In my post, Law of Minimal Growth for Organizational Health, I discussed how organizations must grow their revenue by approximately 7-10% per year to remain healthy. I noted that these numbers vary based on inflation and may actually be larger during periods of high inflation.
The same concept applies to colleges and universities, even though most are non-profit. When higher-education institutions first began, they could easily add new students at a rate of 5-10% per year. That, coupled with modest tuition increases, made it easy to reach the necessary numbers. But as universities mature, they tend to fix the size of enrollment. If student numbers are fixed, then the only way to increase growth in tuition-dependent institutions is through increasing tuition faster than the inflation rate.
According to the minimal growth law, these institutions must grow at 7-10% per year, but the percentage may actually be higher than this. The problem is that this rate exceeds the cost of living increase. Continually inflating tuition more than the cost of living means that, ultimately, the cost of higher education is going to be a larger and larger portion of people’s income, affecting their ability to pay. And, that’s what happened.
According to the Bureau of Labor Statistics, the average annual increase in college tuition from 1980 to 2014 grew nearly 260% compared to the almost 120% increase in all consumer items. When looking at the CollegeBoard data, you see that tuition increases are about twice that of inflation over their respective periods. Colleges are actually proud that they kept it this low, but clearly, it will break in the long term unless the model is reconsidered.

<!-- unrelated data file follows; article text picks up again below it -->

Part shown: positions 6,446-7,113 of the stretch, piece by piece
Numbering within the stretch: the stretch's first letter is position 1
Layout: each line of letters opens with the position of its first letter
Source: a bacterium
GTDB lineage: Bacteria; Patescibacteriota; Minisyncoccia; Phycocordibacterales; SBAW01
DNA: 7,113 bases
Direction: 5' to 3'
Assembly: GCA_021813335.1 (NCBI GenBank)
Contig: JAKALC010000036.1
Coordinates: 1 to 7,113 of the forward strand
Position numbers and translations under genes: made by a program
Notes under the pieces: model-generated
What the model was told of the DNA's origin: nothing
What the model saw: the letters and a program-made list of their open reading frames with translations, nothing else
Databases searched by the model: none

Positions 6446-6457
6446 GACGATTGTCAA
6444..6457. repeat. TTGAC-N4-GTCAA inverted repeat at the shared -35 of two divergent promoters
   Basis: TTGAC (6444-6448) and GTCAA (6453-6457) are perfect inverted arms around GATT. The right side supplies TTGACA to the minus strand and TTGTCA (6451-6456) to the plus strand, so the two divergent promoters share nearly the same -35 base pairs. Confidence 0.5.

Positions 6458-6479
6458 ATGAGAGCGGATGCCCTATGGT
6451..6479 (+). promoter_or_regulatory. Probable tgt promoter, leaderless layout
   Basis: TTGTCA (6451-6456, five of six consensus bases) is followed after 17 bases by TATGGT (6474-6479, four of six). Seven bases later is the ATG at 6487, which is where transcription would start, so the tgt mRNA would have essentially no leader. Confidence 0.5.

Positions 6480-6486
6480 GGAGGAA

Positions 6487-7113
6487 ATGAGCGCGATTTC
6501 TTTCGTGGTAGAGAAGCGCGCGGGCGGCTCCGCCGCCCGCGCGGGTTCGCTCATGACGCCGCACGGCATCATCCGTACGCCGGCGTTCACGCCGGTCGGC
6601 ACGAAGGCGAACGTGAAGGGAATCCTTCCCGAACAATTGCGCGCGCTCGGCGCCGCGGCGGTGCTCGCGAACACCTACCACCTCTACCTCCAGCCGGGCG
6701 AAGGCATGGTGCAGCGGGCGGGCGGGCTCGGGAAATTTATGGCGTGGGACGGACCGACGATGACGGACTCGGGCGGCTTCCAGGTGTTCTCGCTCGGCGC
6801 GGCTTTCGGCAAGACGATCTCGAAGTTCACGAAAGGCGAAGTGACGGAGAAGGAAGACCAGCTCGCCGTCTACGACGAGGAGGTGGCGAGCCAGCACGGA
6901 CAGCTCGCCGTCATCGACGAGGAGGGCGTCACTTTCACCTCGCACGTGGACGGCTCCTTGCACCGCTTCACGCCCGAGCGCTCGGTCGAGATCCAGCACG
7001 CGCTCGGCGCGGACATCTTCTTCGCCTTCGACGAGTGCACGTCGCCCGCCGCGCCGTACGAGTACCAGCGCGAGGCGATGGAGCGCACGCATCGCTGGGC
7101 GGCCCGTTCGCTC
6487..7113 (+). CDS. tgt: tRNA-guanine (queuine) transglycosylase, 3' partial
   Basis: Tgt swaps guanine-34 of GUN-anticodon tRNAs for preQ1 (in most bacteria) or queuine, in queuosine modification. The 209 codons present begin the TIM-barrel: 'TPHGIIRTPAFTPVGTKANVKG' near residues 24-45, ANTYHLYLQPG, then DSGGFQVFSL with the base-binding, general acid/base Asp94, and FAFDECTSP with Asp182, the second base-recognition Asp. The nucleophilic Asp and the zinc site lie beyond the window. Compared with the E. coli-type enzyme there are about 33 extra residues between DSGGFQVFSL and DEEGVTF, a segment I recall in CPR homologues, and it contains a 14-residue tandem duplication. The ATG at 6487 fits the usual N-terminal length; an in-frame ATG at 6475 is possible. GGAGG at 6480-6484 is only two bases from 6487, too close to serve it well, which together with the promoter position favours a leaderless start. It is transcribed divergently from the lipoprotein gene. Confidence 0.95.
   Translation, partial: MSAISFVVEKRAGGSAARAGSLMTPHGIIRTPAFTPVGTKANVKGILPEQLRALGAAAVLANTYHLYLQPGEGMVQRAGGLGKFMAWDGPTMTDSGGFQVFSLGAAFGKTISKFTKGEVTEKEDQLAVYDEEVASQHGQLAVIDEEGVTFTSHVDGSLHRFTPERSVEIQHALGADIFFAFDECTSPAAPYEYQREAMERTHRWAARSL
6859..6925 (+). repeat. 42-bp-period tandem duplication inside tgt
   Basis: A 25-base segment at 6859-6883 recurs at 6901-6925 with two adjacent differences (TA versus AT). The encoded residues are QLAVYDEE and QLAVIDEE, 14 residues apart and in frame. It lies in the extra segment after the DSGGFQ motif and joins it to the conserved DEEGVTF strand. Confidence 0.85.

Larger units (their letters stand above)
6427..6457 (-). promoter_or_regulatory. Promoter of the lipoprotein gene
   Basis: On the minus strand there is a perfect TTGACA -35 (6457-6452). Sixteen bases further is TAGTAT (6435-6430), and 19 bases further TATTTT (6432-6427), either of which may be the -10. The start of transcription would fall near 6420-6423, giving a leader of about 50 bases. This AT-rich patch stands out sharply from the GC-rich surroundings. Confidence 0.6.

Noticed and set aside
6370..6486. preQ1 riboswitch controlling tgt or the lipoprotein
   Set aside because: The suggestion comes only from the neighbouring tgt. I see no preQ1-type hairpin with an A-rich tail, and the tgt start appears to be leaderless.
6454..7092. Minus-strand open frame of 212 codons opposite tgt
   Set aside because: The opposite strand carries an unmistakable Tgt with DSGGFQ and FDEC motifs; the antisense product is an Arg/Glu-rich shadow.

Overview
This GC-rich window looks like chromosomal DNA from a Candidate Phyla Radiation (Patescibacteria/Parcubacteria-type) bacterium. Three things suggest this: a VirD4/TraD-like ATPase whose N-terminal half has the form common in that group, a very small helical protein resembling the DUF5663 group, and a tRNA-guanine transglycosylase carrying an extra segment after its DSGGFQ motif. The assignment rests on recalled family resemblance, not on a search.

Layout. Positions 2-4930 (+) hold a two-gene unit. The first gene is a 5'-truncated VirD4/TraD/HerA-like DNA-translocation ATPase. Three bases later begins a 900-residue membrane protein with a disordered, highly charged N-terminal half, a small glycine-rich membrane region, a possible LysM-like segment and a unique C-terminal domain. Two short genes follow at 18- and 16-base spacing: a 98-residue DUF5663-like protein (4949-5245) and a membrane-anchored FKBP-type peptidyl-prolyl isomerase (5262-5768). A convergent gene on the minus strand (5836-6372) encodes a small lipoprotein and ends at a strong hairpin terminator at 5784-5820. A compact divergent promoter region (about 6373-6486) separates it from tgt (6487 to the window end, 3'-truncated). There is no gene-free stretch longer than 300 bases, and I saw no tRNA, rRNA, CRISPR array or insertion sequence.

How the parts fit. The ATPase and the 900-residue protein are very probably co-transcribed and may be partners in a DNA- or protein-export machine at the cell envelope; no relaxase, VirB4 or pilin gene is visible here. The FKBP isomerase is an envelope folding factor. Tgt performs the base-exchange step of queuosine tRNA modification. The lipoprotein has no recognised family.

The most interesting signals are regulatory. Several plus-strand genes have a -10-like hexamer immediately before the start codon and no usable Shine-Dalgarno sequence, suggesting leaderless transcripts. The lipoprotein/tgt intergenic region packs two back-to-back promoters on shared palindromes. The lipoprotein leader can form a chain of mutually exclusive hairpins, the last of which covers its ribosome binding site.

Universities have been trying to hold back, but they still need to grow 7-10% each year. How do they maintain that growth rate? For starters, they strike off in other areas. Once institutions have constant students and raise tuition such that it starts to get too expensive, they have to be careful.
After World War II and into the 1950s, colleges grew using the GI Bill, which funded veterans with full-tuition and more. As the GI bill funding leveled off, universities started seeking federal R&D dollars. This took off in the 1960s and 1970s, and more and more institutions sought those funds. It reached the point where the ability that someone had to bring in federal R&D money was a major criterion for recruiting faculty. In fact, in many of the top universities, faculty would not be promoted or get tenure unless they attracted outside resources to fund the university.
Ultimately, the federal dollars available to institutions started to level out. The next strategy was to pursue fundraising where they raised money from donors. It isn’t uncommon for large institutions to operate fundraising campaigns of $1B or more over 5-7 years. Of course, those funds are invested, but for the most part, the ROI tends to be only slightly above inflation. Thus, they do not reach the 7-10% threshold. It simply isn’t enough.